Second, the context of the passage.  What we have found is that this passage falls within one of six warning passages in the book of Hebrews.  Last time we finished looking at the other five, which we discovered were intended to prompt those who claim to be believers to consider whether or not they are actually saved.  They have been warned against drifting away from the gospel (2:1-4), disbelieving the voice of God (3:7-4:3a), disobeying the knowledge of the truth (10:26-31), failing to obtain the grace of God (12:15-17), and refusing Christ (12:25-29).  In each of the warnings, the OT Israelites are used as an example of disbelief, disobedience, and consequent judgment.  Never once are they described or portrayed as having believed and then disbelieved.  Rather they were shown truth, but they disobeyed it.
That being said, these same warnings serve a function for the other two groups being addressed.  For the true believer, such warnings prompt one to look for the fruit that gives assurance of true conversion.  For the unbeliever, the warnings exhort one to consider the consequences of continuing in unbelief.
With all of that in mind, we want to continue our look at the context by studying the link between faith and fruit in the book of Hebrews.  In the warning found in 3:7-4:3a, the wilderness generation Israelites are held up as examples of unbelief.  Even though they received magnificent revelation of the living God, they did not obey.  Here unbelief and disobedience are so closely linked they almost seem to be synonymous.  Heb 3:12, Take care, brothers, lest there be in any of you an evil, unbelieving heart, leading you to fall away from the living God.  What is it that leads the people to disobey God?  An evil, unbelieving heart. 
The accords with what Jesus said in Mark 7:21-22, “For from within, out of the heart of man, come evil thoughts, sexual immorality, theft, murder, adultery, coveting, wickedness, deceit, sensuality, envy, slander, pride, foolishness.”  An unbelieving heart leads to disobedience.  A bad heart issues bad fruit. 
The writer of Hebrews continues, pointing out that the generation that died in the wilderness were those who sinned, who provoked God for forty years (3:16-17).  Those who did not enter the promised land were those who were disobedient (3:18).  And then v19 summarizes the point that has been made:  So we see that they were unable to enter because of unbelief.  In other words, after the writer describes the disobedience of those who died in the wilderness, he identifies the underlying reason for their sin and subsequent punishment – they did not believe. 
So we could say then that bad fruit, or disobedience, is the product of unbelief.  The issue of fruit is more explicitly addressed in 6:7-12, the verses that follow immediately after the big passage we are addressing in this series.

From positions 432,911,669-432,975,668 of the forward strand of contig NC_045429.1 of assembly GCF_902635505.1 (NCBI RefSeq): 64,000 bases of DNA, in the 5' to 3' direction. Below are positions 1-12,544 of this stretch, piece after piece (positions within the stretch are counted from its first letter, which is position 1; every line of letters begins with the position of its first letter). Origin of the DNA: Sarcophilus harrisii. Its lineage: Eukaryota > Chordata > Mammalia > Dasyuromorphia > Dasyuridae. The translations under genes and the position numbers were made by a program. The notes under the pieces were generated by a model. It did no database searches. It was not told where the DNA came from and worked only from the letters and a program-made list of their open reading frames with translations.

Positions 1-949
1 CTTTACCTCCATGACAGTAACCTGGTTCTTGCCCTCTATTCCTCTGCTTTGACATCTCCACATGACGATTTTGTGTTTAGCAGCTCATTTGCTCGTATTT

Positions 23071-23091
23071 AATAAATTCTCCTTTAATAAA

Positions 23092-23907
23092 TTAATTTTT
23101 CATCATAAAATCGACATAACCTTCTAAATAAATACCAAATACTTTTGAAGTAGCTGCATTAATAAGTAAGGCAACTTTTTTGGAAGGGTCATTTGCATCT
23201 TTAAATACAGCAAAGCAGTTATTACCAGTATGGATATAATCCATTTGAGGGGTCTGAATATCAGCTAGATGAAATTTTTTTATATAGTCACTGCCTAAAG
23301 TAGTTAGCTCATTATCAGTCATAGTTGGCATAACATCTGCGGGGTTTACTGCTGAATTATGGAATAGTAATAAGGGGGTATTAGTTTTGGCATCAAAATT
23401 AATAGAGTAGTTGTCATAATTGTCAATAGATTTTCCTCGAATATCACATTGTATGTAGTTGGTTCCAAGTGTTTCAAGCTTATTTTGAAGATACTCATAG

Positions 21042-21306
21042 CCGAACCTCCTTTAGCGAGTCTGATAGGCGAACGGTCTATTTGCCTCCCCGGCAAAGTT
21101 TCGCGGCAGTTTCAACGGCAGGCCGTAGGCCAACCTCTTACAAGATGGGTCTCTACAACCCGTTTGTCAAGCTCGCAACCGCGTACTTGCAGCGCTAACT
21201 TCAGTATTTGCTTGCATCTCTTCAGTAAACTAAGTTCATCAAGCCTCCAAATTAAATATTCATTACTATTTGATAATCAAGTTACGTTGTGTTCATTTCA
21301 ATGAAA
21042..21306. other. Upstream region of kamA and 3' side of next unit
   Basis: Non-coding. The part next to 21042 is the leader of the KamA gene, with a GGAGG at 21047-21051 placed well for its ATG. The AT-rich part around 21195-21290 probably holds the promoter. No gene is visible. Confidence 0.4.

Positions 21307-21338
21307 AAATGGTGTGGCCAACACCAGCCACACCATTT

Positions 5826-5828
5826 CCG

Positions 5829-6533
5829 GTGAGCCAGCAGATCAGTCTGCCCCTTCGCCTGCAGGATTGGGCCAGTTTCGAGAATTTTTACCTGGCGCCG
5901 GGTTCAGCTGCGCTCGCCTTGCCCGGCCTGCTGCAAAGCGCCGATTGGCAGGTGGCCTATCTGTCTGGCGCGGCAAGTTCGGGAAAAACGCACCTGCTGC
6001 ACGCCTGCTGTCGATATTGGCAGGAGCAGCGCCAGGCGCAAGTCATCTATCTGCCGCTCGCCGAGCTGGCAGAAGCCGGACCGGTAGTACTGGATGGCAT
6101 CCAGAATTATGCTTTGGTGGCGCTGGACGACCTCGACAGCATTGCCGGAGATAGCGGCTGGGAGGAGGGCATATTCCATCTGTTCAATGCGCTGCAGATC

7 For land that has drunk the rain that often falls on it, and produces a crop useful to those for whose sake it is cultivated, receives a blessing from God.  What is this blessing?  It must be eternal life, referred to in chs3-4 as God’s rest.  Those who drink the rain are those who have received the revelation of God, those things described in 6:4-6.  The ones who receive that revelation and produce a useful, or good, crop receive eternal life.
 8 But if it bears thorns and thistles, it is worthless and near to being cursed, and its end is to be burned.  The Israelites of the wilderness drank the rain, so to speak.  They enjoyed all the revelation of God and the benefits of being God’s people, yet they produced the fruit of unbelief, disobedience.  Their end was judgment.  I don’t want to jump the gun here, but that is precisely the point of vv4-6, the verses with which we have concerned ourselves in this long series.  Just because you have received all the revelation of God does not mean you are His children.  The Israelites received it all and they were burned because in spite of the revelation given them, they did not believe.
 9 Though we speak in this way, yet in your case, beloved, we feel sure of better things--things that belong to salvation.  What are the things that belong to salvation?  V10 tells us.
 10 For God is not unjust so as to overlook your work and the love that you have shown for his name in serving the saints, as you still do.  FRUIT!  The things that belong to salvation are the fruit of service, good works, and love for the Savior.  The things that belong to salvation are not all the revelation that one has experienced.
 11 And we desire each one of you to show the same earnestness to have the full assurance of hope until the end, 12 so that you may not be sluggish, but imitators of those who through faith and patience inherit the promises.  To what is he exhorting them?  To bear the good works that provide the assurance that one is saved. 
If you are a believer, there should be evidence of it.  For many years, preachers, evangelists, and teachers have taught that the assurance of one’s salvation is found in the memory of a prayer prayed, commitment made, or an experience had.  However, I am not aware of any such teaching in the New Testament.   
To be convinced of our salvation, we need not point back to experiences that we’ve had or steps that we’ve taken.  Rather, Scripture repeatedly exhorts us to examine the fruit of our lives to determine if we are truly saved.